This article is part of SELF’s Keep It Hot package, a collection of content that celebrates love and lust. Throughout February, we’ll be dishing out advice and inspiration for feeling hot, getting horny, and nurturing romantic relationships.
Kevin had a mission from the moment we finally got our cramped-but-cute piece of the suburban pie: to turn our home’s cement-floored, cobwebby garage into a bar akin to the beloved Manhattan dives of our youth. Though it took a good deal of strategizing, money (wood walls à la McSorley’s—costlier than you might think!), eBay trawling, and pandemic hours, he did it.
The result is the GarBar: a dark, classic, surprisingly chic refuge plastered with gig posters and vintage pennants, where my husband reads novels, watches baseball, and listens to dad rock—and where all our friends want to hang out, even in the winter. (Space heaters help with the chill, but I do recommend a jacket.)
When baseball season’s over, our friends have gone, and we’re the GarBar’s only patrons, it becomes a different sort of place. It’s strange to say so, but some of the most tender, electric moments of this era of our marriage have occurred out there.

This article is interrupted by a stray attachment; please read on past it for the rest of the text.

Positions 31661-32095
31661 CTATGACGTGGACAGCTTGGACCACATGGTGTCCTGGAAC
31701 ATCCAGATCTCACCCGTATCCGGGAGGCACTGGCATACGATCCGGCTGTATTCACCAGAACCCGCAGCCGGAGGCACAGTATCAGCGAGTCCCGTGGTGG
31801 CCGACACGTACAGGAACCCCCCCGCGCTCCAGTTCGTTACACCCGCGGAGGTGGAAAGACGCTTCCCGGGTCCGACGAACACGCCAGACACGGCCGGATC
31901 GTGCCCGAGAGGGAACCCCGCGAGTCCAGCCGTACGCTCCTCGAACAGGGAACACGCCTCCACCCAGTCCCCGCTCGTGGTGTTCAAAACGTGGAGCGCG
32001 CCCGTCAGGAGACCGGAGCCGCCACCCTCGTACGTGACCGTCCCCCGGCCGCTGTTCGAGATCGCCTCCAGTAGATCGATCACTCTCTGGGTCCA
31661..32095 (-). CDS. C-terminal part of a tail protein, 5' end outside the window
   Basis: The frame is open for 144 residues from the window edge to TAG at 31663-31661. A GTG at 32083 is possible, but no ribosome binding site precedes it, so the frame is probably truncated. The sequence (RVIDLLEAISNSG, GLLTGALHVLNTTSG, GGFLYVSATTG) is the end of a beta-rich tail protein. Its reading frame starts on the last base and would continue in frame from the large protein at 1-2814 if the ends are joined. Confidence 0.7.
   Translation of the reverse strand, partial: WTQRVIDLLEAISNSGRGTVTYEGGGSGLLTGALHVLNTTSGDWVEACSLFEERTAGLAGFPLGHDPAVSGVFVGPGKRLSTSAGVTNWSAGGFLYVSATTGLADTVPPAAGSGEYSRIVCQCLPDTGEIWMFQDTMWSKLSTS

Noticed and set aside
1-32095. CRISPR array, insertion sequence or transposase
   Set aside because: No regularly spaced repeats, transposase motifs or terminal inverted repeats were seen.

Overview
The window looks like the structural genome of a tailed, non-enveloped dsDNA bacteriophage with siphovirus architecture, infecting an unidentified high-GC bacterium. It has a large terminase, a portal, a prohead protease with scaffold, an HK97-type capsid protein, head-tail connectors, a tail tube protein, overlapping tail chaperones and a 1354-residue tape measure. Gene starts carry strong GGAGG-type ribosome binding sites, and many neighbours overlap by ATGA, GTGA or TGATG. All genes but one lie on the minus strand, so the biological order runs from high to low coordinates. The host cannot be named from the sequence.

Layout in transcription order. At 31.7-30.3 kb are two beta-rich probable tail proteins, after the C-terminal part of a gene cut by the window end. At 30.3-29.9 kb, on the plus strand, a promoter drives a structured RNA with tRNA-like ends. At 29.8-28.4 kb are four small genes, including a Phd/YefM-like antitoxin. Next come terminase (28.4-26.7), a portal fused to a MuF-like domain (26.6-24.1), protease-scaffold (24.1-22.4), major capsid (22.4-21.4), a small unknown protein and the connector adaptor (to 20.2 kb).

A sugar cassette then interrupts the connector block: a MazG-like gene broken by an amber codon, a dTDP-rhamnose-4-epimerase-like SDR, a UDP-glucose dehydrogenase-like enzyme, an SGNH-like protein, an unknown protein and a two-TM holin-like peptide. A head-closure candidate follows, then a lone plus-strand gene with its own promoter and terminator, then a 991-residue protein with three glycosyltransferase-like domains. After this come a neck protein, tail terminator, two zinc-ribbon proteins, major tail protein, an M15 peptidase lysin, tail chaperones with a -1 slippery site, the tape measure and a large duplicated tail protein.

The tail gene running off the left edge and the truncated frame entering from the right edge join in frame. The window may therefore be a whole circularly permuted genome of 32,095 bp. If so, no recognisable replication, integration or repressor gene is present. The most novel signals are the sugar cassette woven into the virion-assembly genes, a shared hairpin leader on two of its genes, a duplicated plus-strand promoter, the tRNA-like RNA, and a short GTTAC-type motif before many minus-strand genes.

We discovered the amorous pull of the GarBar by accident one night. I typically prefer to do my reading in bed, but Kevin asked me to come out and weigh in on some new art he’d put up—a Pavement poster, a tin beer sign, I forget—and, before I knew it, he was pouring me a second drink as we laughed, seated sideways at the bar, my feet in his lap. An early-aughts indie rock band was on the stereo, summer rain fell in sheets beyond the roll-up door, he looked so good in the faint light of the Edison bulbs he’d hung…you can guess where the evening took us.
Now, when we reach one of those inevitable dips in closeness that occurs in any long-term relationship, and our conversations become utilitarian (Did you put the Shipt order through? Can you bring toilet paper upstairs?) rather than intellectually stimulating or flirty or probing, a “date” in the bar after our 5-year-old son has gone to sleep is a reliable cure. It’s also cost-effective—no babysitter’s needed, so long as you occasionally glance at the baby monitor app, and there’s no markup on the booze.